The Holocaust: Sophie’s Choice
Nathan, the Jewish man who is hopelessly in love with Sophie a holocaust survivor, lashes out in anger and questions her about her past. Sophie’s Choice uses three characters guilt to portray the hardships of World War 2 and the mental instability it has caused.
They become sexually intimate that night but Sophie sneaks out and goes back to Nathan. Stingo wakes up to find Sophie gone prompting him to pursue her. Unfortunately, by the time he reaches Nathan’s house, Nathan and Sophia have already taken cyanide and they are dead. One would wonder why this film has to title Sophie’s Choice. What choices did Sophie make? Well, the night that Sophie spends in a hotel with Stingo, she divulges the choices she had to make. During her stay in the concentration camps, she was forced to choose whom to die between the two of her children. By making no choice, she would risk losing both of them; therefore, she chose her son to live and her daughter to die.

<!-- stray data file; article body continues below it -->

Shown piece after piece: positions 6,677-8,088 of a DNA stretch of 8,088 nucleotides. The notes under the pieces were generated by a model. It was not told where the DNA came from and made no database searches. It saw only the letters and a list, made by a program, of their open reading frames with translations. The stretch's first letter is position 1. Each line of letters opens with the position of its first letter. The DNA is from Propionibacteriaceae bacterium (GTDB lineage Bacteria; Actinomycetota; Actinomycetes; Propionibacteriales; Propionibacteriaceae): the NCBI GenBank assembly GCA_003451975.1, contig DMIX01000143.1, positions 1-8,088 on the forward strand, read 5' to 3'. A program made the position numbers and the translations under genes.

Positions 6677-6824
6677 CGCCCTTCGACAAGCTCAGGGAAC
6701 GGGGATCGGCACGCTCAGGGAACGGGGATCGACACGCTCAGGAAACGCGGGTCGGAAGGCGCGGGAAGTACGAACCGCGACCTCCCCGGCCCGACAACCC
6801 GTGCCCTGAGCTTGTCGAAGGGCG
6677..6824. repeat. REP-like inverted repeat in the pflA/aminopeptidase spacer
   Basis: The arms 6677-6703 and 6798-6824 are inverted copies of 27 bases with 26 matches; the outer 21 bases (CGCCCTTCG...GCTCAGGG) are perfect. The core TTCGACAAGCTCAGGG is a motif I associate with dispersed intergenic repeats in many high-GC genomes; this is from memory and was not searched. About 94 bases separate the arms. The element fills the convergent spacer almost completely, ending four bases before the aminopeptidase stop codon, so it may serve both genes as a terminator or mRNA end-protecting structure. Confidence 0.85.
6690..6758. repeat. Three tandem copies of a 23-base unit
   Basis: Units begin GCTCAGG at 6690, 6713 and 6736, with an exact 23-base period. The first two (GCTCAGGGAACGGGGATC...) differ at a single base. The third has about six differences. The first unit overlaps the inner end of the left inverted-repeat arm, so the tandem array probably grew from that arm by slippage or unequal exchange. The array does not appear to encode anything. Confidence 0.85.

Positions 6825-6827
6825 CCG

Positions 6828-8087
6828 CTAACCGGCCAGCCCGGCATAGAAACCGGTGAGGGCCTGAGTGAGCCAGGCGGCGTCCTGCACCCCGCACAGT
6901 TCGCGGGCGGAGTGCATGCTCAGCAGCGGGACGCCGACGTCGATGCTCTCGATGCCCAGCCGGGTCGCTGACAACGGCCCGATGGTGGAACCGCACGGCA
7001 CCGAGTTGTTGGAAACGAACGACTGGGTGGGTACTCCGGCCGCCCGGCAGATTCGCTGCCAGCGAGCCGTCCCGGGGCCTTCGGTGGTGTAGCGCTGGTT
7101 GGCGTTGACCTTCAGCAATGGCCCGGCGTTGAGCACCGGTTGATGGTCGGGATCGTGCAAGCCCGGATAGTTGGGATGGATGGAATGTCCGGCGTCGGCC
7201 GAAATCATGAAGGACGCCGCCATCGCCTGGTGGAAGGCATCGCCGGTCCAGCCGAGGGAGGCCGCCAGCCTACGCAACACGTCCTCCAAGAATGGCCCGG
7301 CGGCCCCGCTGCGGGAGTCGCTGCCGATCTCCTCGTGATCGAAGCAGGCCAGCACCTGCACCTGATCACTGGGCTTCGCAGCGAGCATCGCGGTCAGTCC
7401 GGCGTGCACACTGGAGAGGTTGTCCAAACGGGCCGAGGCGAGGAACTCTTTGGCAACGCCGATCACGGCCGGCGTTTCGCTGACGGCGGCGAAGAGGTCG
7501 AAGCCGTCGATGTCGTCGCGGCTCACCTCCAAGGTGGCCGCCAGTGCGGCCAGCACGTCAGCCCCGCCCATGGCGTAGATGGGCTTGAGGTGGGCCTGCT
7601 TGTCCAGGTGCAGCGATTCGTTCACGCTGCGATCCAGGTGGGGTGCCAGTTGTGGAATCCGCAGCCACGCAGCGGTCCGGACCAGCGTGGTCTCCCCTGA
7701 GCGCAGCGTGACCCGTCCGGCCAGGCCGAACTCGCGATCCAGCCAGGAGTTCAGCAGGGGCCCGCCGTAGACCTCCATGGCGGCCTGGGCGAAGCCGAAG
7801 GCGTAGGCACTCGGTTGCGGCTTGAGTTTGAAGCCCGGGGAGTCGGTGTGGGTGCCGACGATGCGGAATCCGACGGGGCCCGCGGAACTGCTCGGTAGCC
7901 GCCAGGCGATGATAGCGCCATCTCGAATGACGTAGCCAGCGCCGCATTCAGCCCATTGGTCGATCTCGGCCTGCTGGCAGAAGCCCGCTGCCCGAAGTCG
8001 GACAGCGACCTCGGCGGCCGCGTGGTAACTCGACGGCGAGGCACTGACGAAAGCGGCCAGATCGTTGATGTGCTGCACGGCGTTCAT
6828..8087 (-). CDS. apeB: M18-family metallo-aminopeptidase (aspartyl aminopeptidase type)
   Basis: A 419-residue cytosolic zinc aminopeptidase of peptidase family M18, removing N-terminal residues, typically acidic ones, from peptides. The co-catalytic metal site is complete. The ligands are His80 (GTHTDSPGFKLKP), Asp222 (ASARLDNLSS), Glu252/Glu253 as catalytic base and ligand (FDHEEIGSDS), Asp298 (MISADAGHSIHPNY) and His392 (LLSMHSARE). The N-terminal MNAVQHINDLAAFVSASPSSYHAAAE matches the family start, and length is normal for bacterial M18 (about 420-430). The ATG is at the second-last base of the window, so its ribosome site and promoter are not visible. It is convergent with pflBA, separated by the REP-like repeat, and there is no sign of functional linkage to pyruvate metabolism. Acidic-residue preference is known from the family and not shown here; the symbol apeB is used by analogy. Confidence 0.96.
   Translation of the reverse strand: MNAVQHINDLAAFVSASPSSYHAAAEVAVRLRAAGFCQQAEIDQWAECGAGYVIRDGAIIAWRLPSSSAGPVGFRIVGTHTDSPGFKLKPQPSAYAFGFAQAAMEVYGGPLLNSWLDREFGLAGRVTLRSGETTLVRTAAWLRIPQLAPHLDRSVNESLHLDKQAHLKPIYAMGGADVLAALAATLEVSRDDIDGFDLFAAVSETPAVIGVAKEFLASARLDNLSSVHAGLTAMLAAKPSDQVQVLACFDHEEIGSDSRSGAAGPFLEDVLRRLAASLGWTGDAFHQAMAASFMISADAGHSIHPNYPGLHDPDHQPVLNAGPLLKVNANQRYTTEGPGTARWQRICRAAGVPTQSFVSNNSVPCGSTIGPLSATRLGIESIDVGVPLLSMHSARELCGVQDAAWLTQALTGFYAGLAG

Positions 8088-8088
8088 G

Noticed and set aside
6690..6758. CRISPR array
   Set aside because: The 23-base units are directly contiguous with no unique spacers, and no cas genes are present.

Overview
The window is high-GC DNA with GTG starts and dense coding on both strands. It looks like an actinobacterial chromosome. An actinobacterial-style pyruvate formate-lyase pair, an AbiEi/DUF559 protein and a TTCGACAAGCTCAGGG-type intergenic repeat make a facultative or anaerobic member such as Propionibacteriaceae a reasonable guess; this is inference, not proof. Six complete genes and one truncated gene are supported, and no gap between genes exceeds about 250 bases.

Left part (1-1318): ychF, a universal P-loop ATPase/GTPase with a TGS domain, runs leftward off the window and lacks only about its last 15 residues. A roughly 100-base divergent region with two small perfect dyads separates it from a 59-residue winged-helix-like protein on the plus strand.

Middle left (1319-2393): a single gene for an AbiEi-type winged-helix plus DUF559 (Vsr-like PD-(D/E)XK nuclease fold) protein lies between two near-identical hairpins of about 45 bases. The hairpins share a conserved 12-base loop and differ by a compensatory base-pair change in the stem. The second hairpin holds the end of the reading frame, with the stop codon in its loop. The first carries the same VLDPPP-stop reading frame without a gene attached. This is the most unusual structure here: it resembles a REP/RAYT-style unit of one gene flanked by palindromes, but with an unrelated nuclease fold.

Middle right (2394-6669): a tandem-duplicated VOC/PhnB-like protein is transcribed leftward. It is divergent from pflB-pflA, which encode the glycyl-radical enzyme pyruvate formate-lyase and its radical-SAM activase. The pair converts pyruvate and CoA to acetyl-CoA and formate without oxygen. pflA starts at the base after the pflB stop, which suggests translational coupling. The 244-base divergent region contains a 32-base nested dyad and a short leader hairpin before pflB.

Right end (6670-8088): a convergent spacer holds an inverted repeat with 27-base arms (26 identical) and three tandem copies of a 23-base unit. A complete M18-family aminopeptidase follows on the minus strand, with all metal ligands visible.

218). So it was difficult for Sophie to predict what would happen from one day to the next.
As we read her story, we bear witness to her fatality, and it is the word made flesh that remains with us in the end.
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Styron, William. “Sophie's Choice.” New York: Vintage International, 1992. Print.